Western James Bay Shorebird Project

Red Knots and Nano Tagging - page 2 of 5

Red Knots fattening up on James Bay. 7 August 2014. Our job was to record flag combinations like the one above, 1JX. This lime green flag was put on in Virginia, USA, on 19 May 2009. It was resighted on James Bay, Ontario Canada at Paskwachi Point (near Longridge) and Longridge Point on 14 and 16 August 2010, at Little Piskwamish and Longridge on 3, 11 and 12 August 2011, and in New Jersey, USA on 24 May 2012 and 16 May 2014. See this website for info on banded shorebirds: http://report.bandedbirds.org/Search.aspx This knot is at least 6 years old. After breeding in the Canadian Arctic, flag resightings such as this demonstrate the importance of James Bay to Red Knots on their southbound migration to wintering grounds in South America


Please see video: Red Knots feeding at Little Piskwamish.


This is the best spot I have surveyed for Red Knots on James Bay.


Our crew recorded its first juvenile Red Knots on 8 August 2014. This photo was taken on 10 August.


Please see video: juvenile Red Knot feeding at Little Piskwamish on 10 August.


Shorebird Tracking

Shorebird Tracking: Motus Tracking Tower at Little Piskwamish


A system of nano-tagging shorebirds (begun last summer on James Bay) with Motus tracking towers has been set up to track these species of shorebirds: Semipalmated Sandpiper, White-rumped Sandpiper, Dunlin, Hudsonian Godwit and Red Knot. Nano-tags are tiny and their signals can be received within a 20 km radius of a tower. Tags are attached when the shorebird is banded and each tag has a different frequency. Several towers were set up this summer along southern James Bay. Other towers are located along Lake Ontario, Lake Erie, St. Lawrence River and Maritime Provinces including Bay of Fundy and the East Coast of Canada. Towers are 4-5 metres high and record time and GPS.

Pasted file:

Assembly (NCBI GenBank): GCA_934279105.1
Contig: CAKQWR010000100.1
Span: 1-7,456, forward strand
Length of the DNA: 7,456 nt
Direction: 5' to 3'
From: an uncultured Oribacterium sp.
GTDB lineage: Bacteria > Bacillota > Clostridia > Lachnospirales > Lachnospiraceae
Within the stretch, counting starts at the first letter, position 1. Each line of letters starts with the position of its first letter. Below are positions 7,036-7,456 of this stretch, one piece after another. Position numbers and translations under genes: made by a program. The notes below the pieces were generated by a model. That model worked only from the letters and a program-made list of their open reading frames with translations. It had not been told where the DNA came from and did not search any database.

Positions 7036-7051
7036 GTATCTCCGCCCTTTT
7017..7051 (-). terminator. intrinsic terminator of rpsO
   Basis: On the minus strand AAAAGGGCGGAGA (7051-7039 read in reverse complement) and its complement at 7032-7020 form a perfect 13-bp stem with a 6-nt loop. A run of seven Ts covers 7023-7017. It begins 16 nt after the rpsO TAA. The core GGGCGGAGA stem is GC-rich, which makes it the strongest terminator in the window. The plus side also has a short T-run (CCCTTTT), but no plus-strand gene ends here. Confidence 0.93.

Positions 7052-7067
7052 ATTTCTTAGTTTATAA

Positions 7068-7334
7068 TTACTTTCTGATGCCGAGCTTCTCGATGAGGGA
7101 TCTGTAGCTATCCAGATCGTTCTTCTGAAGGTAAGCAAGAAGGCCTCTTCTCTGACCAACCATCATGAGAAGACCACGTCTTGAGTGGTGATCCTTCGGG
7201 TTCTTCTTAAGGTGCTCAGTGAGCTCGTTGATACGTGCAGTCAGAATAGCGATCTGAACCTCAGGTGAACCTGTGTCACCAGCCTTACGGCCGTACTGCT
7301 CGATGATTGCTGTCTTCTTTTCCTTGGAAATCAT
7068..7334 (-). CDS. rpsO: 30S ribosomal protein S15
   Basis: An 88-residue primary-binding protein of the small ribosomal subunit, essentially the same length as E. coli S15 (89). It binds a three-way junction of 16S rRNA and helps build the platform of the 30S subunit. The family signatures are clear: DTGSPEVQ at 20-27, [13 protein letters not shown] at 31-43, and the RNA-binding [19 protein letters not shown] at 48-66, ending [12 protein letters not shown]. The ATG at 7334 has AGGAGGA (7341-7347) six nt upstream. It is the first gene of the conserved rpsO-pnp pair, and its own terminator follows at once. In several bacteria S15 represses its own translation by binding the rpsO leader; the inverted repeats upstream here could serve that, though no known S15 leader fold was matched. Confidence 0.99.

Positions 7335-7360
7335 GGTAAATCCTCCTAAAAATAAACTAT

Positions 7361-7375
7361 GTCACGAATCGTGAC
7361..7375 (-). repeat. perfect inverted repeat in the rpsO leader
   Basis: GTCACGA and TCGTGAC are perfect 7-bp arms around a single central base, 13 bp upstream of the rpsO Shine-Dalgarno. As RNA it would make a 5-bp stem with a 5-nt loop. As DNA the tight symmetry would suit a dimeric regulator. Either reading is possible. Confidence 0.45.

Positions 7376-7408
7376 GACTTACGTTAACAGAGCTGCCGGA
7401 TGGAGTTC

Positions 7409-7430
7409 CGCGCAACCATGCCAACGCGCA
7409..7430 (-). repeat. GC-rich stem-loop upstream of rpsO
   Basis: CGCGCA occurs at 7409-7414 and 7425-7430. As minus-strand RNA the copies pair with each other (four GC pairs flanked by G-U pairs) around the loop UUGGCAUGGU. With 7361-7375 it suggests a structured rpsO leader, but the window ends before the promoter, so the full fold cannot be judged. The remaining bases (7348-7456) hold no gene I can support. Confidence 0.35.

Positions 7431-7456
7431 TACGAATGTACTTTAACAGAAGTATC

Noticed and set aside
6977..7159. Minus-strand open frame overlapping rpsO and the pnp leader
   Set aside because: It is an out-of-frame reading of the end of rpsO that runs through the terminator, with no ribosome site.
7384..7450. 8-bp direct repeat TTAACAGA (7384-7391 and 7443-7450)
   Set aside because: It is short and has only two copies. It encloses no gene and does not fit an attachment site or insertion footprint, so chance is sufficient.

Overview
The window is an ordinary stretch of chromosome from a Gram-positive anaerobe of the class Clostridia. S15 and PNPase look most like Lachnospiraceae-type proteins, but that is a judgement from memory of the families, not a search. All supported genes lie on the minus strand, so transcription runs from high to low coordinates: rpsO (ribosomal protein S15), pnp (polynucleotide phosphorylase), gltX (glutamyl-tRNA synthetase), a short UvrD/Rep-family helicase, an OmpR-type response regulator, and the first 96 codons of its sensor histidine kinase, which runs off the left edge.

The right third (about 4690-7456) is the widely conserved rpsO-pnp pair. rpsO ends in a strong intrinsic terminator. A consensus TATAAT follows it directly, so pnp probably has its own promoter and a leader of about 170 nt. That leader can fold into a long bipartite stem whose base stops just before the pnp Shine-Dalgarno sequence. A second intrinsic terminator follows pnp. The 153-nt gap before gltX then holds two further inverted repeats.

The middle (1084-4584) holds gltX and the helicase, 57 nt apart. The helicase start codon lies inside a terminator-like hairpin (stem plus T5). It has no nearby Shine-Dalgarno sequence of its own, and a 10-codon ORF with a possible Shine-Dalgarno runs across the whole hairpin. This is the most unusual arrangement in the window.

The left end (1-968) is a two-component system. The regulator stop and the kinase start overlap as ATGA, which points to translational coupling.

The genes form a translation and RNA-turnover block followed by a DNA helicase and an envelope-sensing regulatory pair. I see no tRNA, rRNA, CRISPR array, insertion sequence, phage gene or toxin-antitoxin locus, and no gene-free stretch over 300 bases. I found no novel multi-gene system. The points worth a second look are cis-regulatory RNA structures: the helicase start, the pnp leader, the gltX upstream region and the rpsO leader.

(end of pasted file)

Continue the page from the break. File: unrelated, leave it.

The nano tag (white with an antenna sticking out behind) is affixed to the bird's rump. It is super light-weight and will drop off or be shed after about two months. The Motus tracking tower will record how long a tagged bird stays in an area. Also, we hope that the bird passes other  towers on its southbound migration, giving information about route and timing.


The nano-tag is activated by this special box prior to being affixed to the bird's back.


75 Nano tags were deployed at Little Piskwamish. We look forward to hearing the results.


This Semipalmated Sandpiper carries a white flag signifying it was banded in Canada. 1 August 2014


Prior to banding at night on 1 August, we celebrated my birthday by having a wiener boil with creek tea and coffee on the mudflats  Thanks Mark for organizing a memorable and unique birthday.


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